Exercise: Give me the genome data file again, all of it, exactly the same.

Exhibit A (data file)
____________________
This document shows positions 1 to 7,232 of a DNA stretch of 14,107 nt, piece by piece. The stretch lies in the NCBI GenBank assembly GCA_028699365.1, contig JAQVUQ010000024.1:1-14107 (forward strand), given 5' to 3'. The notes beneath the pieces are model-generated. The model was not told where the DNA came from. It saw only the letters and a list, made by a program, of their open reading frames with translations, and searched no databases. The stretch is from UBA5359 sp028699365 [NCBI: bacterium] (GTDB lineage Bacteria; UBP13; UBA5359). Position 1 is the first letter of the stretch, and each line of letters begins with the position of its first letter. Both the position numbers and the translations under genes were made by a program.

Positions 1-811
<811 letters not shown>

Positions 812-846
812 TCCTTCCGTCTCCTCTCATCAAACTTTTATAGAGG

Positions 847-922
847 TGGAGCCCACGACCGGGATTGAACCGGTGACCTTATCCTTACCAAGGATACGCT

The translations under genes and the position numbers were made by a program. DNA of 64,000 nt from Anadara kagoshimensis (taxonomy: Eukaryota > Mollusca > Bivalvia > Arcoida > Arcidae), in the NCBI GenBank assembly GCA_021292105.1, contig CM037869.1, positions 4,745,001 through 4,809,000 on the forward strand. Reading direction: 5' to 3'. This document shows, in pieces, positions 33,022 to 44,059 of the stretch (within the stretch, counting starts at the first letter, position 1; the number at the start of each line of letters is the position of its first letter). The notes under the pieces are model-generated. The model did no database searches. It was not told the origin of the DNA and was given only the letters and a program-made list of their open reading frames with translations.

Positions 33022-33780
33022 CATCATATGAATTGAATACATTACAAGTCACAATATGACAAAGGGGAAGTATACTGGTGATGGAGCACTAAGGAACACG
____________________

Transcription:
This document shows positions 1 to 7,232 of a DNA stretch of 14,107 nt, piece by piece. The stretch lies in the NCBI GenBank assembly GCA_028699365.1, contig JAQVUQ010000024.1:1-14107 (forward strand), given 5' to 3'. The notes beneath the pieces are model-generated. The model was not told where the DNA came from. It saw only the letters and a list, made by a program, of their open reading frames with translations, and searched no databases. The stretch is from UBA5359 sp028699365 [NCBI: bacterium] (GTDB lineage Bacteria; UBP13; UBA5359). Position 1 is the first letter of the stretch, and each line of letters begins with the position of its first letter. Both the position numbers and the translations under genes were made by a program.

Positions 1-811
<811 letters not shown>

Positions 812-846
812 TCCTTCCGTCTCCTCTCATCAAACTTTTATAGAGG

Positions 847-922
847 TGGAGCCCACGACCGGGATTGAACCGGTGACCTTATCCTTACCAAGGATACGCT

The translations under genes and the position numbers were made by a program. DNA of 64,000 nt from Anadara kagoshimensis (taxonomy: Eukaryota > Mollusca > Bivalvia > Arcoida > Arcidae), in the NCBI GenBank assembly GCA_021292105.1, contig CM037869.1, positions 4,745,001 through 4,809,000 on the forward strand. Reading direction: 5' to 3'. This document shows, in pieces, positions 33,022 to 44,059 of the stretch (within the stretch, counting starts at the first letter, position 1; the number at the start of each line of letters is the position of its first letter). The notes under the pieces are model-generated. The model did no database searches. It was not told the origin of the DNA and was given only the letters and a program-made list of their open reading frames with translations.

Positions 33022-33780
33022 CATCATATGAATTGAATACATTACAAGTCACAATATGACAAAGGGGAAGTATACTGGTGATGGAGCACTAAGGAACACG